Like hairdressers, accountants tend to think of themselves as people in the know. But until recently, none of the nation's Big Eight firms did much to exploit their relationships with people who have money and people who need it.
So claims David T. Thompson, national director of Deloitte Haskins & Sells's Capital Connection, a proprietary new computer database that introduces the holders of idle capital to businesses looking for it. The network, established last January, ties together more than 20 domestic and overseas DH&S offices.
Previously, explains Thompson, "if someone had an interest in financing and wanted to be involved in a young company, we looked around and wondered if other partners might know someone." But now, the odds of finding an interested party are far greater. To begin with, the participating partners were selected on the basis of their interest in, and knowledge of, finance. And each has on-line access to the same data describing the investment interests of the firm's clients, which include major financial institutions, corporations, and venture capitalists, as well as young businesses seeking funds.
Before companies in need of cash get listed in the DH&S database, the partners prescreen them just as savvy investors would, and not every deal is deemed worthy of taking up computer memory. "We take a look at a business plan and talk to the people," says Thompson, "and we try to understand what their business is." Along the way, the partners make a rough assessment about what a company needs and whether investors will bite. "We re looking to deal with quality companies and sophisticated professional investors," he says, "not the doctors and dentists of the investing world."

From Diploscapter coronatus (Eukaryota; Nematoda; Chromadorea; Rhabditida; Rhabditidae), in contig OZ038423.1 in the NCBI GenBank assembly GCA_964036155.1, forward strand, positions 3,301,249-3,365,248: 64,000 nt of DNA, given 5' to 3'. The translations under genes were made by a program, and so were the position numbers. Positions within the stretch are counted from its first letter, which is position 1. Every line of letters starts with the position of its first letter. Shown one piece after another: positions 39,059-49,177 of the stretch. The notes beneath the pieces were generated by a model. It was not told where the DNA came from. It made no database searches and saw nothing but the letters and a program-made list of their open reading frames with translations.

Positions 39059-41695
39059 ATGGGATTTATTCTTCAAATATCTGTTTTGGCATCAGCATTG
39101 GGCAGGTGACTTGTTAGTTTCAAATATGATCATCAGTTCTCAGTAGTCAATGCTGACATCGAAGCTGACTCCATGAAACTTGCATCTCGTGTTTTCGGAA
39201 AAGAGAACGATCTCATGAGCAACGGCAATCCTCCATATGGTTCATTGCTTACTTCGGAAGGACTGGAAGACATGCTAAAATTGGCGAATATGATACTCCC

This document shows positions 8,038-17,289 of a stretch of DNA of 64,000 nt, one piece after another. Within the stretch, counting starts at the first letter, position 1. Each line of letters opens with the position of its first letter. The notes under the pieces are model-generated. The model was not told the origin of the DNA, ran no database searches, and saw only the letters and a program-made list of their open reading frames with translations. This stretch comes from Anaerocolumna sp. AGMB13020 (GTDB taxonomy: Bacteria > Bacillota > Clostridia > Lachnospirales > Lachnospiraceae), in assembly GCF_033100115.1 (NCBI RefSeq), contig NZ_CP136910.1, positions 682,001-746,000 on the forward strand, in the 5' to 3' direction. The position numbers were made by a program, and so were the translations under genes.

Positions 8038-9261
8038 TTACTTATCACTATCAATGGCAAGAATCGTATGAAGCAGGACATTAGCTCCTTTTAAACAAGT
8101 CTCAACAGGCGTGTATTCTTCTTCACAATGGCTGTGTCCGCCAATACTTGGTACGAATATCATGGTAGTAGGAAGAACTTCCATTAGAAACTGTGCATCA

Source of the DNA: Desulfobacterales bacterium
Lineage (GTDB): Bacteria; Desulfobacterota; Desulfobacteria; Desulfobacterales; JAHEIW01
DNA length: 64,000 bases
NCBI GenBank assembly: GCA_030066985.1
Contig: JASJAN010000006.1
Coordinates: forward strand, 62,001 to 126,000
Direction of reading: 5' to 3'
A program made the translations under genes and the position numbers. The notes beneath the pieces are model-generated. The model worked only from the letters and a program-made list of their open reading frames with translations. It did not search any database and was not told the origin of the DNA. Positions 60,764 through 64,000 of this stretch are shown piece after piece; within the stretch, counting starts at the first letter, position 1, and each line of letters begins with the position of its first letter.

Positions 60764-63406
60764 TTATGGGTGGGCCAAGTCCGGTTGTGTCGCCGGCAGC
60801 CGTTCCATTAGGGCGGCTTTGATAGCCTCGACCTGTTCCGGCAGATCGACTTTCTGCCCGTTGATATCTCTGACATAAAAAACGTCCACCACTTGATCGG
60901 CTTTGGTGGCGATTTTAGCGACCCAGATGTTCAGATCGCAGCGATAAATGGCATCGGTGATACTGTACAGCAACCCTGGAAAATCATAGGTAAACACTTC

Last April, Boston-office partner David B. Elsbree, for instance, had early-round deals brewing in holography, blood pressure machines, medical diagnostics, and image recognition. And he was hot on the trail of $1 million of start-up funding for Knowledge-Based Systems Inc., a New England computer-aided engineering firm. The interested party was a venture capital pool out of Washington, D.C., with a little money to invest. Nothing spectacular, to be sure, but without the new network, Elsbree concedes, "I wouldn't even have known they existed."
The firm's new fascination with matchmaking isn't all heart. Although accountants are prohibited from taking equity positions in their clients' businesses, Thompson and his colleagues intend to use the new network as a competitive weapon to win clients. The name of the game, after all, is earning fees.
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